Markus Rühl: The Olympia has had some mass monsters who were always crowd favorites, in spite of the fact that they never really challenged for the crown. Guys like Ferrigno and Brutal Bertil Fox and Paul Dillett and Big Ramy clumped around the bottom of the top ten, casting a massive shadow from the shadows on smaller but more complete competitors for decades. Though they may have never placed well enough to get mention among the best, they were nevertheless superstars in their own right.
One such mass monster was the gigantic German, Markus Rühl. Standing 5’10” and 285lbs, Rühl was among the largest human beings to have ever graced the stage when he competed in the first decade of the 2000s. He was eventually outsized by the reigning Mr. Olympia, Ronnie Coleman, Rühl was the benchmark for mass for much of the early oughts.
Markus Rühl made his pro debut in 1999, when he was unceremoniously disqualified for diuretics use in one of the years the sport of bodybuilding wanted to project the impression they cared about their athletes. Though his debut was ignominious, he snagged fourth in his second competition, the Night of the Champions, and Rühl made his first real mark as a pro. From there, he dominated the big men of the sport with his freakish size.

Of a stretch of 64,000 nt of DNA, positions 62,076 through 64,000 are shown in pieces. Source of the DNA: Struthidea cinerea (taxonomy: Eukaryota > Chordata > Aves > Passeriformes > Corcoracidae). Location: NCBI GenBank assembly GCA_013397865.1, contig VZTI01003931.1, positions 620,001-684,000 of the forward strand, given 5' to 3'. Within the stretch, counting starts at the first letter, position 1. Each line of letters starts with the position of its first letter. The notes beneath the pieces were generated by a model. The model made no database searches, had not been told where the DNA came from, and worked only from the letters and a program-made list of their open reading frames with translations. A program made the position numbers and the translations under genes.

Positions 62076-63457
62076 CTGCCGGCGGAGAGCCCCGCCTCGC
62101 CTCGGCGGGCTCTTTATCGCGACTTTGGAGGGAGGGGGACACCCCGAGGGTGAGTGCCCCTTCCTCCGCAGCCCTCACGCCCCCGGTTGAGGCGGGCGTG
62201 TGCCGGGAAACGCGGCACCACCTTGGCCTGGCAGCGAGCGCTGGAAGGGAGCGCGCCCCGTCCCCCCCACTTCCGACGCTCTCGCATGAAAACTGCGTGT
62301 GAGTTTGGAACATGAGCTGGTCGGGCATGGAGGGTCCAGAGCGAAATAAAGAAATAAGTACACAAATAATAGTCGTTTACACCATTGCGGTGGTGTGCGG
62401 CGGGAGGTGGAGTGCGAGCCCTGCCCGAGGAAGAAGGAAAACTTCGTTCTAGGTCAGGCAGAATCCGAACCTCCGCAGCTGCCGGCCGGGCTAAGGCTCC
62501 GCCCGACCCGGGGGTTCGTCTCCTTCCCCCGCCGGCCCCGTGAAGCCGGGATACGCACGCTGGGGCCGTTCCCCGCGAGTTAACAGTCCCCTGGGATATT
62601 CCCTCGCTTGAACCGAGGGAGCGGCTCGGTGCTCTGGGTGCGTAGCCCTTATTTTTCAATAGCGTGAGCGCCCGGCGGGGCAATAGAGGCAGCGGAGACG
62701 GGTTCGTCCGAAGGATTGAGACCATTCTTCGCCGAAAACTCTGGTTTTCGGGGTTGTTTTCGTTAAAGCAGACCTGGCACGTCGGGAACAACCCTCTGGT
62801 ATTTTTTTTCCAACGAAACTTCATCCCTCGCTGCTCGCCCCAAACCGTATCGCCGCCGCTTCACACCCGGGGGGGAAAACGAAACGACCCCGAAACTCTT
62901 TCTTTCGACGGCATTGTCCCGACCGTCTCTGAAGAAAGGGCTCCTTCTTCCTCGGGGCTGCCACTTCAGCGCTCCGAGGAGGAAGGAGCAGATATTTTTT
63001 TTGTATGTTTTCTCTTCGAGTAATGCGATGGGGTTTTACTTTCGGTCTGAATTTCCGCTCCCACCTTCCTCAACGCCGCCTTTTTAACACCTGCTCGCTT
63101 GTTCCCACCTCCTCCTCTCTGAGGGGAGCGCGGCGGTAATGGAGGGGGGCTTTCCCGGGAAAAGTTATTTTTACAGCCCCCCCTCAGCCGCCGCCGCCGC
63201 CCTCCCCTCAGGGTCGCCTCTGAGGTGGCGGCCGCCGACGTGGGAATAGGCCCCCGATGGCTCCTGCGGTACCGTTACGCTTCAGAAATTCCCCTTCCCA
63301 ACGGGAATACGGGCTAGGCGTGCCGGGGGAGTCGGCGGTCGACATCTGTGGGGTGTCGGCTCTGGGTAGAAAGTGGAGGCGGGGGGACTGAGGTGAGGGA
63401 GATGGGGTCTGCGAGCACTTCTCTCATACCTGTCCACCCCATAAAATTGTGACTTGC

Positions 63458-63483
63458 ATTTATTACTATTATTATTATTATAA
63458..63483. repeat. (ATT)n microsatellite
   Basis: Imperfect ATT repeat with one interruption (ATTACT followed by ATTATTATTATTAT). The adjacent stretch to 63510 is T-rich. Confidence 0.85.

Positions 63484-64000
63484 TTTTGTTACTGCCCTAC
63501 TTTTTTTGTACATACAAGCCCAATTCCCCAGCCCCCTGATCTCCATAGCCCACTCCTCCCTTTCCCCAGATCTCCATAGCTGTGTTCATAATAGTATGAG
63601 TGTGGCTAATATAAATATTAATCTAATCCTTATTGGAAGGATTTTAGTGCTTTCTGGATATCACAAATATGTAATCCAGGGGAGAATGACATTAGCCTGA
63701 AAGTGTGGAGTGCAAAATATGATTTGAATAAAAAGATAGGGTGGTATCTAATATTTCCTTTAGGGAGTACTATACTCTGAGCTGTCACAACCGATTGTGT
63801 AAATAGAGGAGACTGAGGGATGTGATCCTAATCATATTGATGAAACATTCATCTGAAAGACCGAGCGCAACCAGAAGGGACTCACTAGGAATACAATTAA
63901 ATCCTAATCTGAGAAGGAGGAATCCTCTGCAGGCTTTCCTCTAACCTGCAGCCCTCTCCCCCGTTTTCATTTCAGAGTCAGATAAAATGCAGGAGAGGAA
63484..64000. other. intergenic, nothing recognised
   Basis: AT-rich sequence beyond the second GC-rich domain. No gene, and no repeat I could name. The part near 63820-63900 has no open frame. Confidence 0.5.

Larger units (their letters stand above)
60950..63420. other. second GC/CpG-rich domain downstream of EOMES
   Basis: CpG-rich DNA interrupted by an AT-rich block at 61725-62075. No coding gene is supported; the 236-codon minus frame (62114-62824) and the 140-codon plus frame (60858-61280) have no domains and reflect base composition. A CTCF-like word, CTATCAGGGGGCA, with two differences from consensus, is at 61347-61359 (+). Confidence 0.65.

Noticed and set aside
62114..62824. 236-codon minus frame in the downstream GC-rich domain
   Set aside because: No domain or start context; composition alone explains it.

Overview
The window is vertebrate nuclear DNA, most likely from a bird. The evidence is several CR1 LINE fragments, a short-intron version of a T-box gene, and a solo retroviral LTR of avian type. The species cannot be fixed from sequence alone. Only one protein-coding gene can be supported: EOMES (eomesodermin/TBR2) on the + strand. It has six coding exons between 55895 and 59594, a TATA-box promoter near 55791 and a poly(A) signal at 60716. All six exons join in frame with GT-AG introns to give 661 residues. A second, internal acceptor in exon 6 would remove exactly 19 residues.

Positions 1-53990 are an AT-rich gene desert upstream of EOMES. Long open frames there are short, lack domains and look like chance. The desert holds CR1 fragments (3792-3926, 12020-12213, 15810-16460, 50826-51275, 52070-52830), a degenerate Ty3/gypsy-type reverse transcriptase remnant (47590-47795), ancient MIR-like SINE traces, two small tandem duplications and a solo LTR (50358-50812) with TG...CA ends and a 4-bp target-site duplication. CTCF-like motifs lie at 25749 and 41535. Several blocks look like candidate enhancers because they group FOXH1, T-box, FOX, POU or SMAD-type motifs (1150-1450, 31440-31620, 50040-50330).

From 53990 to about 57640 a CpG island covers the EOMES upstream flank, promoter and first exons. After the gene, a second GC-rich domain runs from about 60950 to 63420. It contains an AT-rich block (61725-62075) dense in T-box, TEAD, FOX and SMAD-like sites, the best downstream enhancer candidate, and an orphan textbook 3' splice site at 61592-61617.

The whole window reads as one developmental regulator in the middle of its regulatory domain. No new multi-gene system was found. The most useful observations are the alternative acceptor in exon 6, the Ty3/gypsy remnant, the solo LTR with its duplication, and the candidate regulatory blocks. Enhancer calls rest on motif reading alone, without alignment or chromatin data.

Tragically Rühl’s weaknesses glared in the face of his strengths- his oversized biceps dominated his merely mortal trips. Additionally, his lats were high and he tended to hold a lot of water from the back, all of which kept him out of the top six at the Olympia all but once. His infectiously positive approach to the sport, and the excitement with which he competed made him a constant crowd favorite, however, and the crowd’s roars when he’d hit his trademark crab pose seemed enough to hand his the Olympia crown… at least until he turned around.
Unlike many of the big men of the sport, Rühl’s still massive and lean in his late forties, proving “mass monster” isn’t code for “dead by forty.” Happily, that means he’s still capable of sharing tips about gaining the mass he did while showing it in person, rather than just coaching young lifters from the grave or a hospital bed.